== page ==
News posted on the French Yahoo list serve follows. Preval is on the verge of resigning due to international pressure to resubmit the name of Pierre for Prime Minister, constant strong disagreements within his political party, Lespwa, and the urging of his family who want him to retire to Marmelade, far away from the political life, doubting that he will be able to manage the country during increasing violent demonstrations against hunger.


De sources très sérieuses (Intelligence Agencies) , Le Président René Préval serait prêt à remettre sa démission comme Président de la République pour les raisons suivantes :

1) pressions incessantes de la communauté internationale pour la redésignation de M. Ericq Pierre comme Premier Ministre

2) contradictions trop fortes au sein de la nébuleuse politique L’Espwa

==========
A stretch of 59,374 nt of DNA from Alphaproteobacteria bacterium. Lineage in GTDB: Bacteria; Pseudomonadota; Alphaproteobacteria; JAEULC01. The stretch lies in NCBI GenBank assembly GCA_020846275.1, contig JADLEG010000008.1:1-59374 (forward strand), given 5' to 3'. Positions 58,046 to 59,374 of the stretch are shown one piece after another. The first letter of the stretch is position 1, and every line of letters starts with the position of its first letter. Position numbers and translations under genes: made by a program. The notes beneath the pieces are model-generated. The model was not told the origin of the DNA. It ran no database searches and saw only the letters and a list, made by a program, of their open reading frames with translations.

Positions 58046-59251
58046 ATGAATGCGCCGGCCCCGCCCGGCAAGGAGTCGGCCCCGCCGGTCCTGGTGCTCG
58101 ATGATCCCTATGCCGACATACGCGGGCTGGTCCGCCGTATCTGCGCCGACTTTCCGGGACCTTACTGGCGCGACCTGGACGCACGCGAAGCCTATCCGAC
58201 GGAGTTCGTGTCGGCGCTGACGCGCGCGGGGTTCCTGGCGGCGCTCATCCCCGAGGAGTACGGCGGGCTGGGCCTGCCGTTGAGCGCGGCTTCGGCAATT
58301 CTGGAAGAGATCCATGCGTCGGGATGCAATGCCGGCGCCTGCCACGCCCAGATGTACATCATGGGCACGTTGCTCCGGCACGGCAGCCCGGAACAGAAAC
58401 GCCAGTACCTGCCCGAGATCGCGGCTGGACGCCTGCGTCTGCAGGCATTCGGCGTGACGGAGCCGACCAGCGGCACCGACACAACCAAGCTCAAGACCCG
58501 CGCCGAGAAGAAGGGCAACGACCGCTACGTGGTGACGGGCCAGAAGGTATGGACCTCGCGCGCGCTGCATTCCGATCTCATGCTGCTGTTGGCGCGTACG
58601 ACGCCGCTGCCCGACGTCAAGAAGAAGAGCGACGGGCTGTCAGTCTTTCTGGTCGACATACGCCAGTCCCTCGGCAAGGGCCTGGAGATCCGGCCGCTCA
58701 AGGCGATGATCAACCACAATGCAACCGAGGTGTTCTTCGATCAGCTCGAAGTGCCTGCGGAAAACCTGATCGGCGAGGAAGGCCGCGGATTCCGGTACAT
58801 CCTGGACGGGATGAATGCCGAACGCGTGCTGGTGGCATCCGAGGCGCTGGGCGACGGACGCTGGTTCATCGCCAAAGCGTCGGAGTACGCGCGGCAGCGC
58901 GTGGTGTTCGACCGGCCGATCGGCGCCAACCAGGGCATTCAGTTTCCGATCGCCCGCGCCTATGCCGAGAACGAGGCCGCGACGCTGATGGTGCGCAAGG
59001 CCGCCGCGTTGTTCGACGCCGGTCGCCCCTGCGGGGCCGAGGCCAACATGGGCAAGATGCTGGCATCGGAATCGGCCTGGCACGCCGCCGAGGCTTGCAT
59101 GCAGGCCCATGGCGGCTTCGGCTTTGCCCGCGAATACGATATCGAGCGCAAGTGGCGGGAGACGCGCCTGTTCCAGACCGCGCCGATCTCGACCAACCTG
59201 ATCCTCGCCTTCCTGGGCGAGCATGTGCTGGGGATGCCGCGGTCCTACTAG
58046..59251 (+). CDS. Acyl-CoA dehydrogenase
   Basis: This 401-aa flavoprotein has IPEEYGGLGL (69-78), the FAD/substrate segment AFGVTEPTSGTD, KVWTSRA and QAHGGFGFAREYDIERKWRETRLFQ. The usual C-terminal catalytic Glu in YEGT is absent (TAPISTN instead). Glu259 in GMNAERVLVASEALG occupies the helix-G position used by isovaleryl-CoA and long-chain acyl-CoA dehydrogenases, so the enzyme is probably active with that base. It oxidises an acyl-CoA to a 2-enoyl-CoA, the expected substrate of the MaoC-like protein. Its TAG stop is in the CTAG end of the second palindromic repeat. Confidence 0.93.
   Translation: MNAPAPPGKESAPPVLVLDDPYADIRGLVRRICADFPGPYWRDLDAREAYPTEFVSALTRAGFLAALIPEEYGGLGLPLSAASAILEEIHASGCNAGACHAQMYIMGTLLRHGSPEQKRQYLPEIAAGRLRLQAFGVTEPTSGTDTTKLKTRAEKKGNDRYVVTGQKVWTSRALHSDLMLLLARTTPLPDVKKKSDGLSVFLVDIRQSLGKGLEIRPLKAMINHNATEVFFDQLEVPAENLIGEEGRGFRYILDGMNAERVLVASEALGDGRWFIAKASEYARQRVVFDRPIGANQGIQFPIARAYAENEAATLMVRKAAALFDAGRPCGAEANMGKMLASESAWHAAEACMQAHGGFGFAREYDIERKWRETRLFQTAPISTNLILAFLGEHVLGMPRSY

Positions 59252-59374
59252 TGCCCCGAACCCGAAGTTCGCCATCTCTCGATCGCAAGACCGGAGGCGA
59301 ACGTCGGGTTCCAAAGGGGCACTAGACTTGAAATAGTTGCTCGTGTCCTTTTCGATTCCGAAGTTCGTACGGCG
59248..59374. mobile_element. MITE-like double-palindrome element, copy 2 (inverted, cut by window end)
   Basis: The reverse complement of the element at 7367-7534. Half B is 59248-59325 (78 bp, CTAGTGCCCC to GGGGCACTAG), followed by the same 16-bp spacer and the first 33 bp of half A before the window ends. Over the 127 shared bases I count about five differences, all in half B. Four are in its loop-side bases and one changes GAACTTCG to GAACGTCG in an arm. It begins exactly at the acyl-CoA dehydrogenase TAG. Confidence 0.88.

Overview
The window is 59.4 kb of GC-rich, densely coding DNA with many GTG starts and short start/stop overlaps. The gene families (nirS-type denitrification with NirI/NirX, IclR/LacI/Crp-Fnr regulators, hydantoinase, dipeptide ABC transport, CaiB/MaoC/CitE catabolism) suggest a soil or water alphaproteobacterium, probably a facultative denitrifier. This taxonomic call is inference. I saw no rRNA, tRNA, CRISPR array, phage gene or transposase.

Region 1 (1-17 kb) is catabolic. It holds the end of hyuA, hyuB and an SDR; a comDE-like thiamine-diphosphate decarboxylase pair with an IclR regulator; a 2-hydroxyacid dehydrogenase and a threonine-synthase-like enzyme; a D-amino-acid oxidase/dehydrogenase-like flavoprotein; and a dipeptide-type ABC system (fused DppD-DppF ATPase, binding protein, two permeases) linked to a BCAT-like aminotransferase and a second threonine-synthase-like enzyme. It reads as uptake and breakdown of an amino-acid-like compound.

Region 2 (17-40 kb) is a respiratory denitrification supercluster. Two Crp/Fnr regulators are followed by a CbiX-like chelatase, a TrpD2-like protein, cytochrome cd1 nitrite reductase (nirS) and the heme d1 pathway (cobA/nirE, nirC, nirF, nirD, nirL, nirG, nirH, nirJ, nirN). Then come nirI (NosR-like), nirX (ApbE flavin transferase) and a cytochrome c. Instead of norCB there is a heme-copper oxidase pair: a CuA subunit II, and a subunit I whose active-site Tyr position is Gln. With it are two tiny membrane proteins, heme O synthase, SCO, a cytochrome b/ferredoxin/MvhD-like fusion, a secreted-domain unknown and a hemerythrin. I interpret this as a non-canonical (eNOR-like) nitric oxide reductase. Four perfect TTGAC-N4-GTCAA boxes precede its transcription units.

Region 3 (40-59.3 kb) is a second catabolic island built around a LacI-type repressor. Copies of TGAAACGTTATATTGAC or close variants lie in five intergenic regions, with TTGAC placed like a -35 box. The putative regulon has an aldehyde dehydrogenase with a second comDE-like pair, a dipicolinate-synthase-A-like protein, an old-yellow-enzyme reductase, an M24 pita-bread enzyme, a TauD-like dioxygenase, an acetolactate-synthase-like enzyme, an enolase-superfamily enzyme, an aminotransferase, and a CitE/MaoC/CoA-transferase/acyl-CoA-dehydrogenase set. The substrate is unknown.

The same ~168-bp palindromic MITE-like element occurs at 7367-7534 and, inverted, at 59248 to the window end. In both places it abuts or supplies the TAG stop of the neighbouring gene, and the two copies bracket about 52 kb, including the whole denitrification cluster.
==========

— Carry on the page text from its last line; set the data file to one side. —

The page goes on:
3) Pressions familiales croissantes pour un retrait de la vie politique compte tenu de la perspective de plus en plus probable de nouvelles émeutes de la faim encore plus violentes, d’une convocation subséquente au Parlement pour crime de haute trahison, et de son incapacité patente de gestion des structures politiques et économiques du pays. Sa mère et son père ont toujours honnêtement douté de sa capacité de gérer le pays : deux personnages des plus respectables.

4) nostalgie profonde de la ville de Marmelade, une ville sans pressions politiques.

Préval déjà envisagé ce scénation pendant les émetues de la faim de début avril 2008.

Saturday, May 17, 2008

Haiti Exasperata

While there are ample cries of "unfair trade, foreign imperialism" to account for the current state of Haiti, the DR, which - like Haiti- was both colonized, invaded and occupied (twice by the US, once by Haiti) and subject to the same unfair globalization and dumping - has posted the highest economic growth in the Caribbean for the third year in a row. The last president actually had rice fields here burned since he had an "in" with the imported cheap rice coming in from Haiti.